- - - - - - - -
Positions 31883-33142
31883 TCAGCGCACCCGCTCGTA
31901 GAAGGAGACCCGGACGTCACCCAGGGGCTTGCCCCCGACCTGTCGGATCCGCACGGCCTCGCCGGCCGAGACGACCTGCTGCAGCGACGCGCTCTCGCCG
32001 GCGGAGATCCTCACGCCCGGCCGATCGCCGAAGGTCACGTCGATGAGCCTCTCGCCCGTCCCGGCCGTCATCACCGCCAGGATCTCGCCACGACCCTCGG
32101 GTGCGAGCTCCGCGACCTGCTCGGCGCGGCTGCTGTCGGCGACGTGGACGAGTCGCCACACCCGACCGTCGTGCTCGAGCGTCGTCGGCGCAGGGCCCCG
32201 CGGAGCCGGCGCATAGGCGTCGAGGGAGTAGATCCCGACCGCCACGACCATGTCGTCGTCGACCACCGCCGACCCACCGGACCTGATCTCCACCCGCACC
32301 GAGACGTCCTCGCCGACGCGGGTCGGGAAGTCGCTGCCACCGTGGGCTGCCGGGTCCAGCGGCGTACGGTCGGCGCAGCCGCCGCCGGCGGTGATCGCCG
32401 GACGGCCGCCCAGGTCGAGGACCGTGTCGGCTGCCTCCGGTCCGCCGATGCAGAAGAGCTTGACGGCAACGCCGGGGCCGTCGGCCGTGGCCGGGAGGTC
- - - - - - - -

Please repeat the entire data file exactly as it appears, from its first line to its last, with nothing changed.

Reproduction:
Positions 31883-33142
31883 TCAGCGCACCCGCTCGTA
31901 GAAGGAGACCCGGACGTCACCCAGGGGCTTGCCCCCGACCTGTCGGATCCGCACGGCCTCGCCGGCCGAGACGACCTGCTGCAGCGACGCGCTCTCGCCG
32001 GCGGAGATCCTCACGCCCGGCCGATCGCCGAAGGTCACGTCGATGAGCCTCTCGCCCGTCCCGGCCGTCATCACCGCCAGGATCTCGCCACGACCCTCGG
32101 GTGCGAGCTCCGCGACCTGCTCGGCGCGGCTGCTGTCGGCGACGTGGACGAGTCGCCACACCCGACCGTCGTGCTCGAGCGTCGTCGGCGCAGGGCCCCG
32201 CGGAGCCGGCGCATAGGCGTCGAGGGAGTAGATCCCGACCGCCACGACCATGTCGTCGTCGACCACCGCCGACCCACCGGACCTGATCTCCACCCGCACC
32301 GAGACGTCCTCGCCGACGCGGGTCGGGAAGTCGCTGCCACCGTGGGCTGCCGGGTCCAGCGGCGTACGGTCGGCGCAGCCGCCGCCGGCGGTGATCGCCG
32401 GACGGCCGCCCAGGTCGAGGACCGTGTCGGCTGCCTCCGGTCCGCCGATGCAGAAGAGCTTGACGGCAACGCCGGGGCCGTCGGCCGTGGCCGGGAGGTC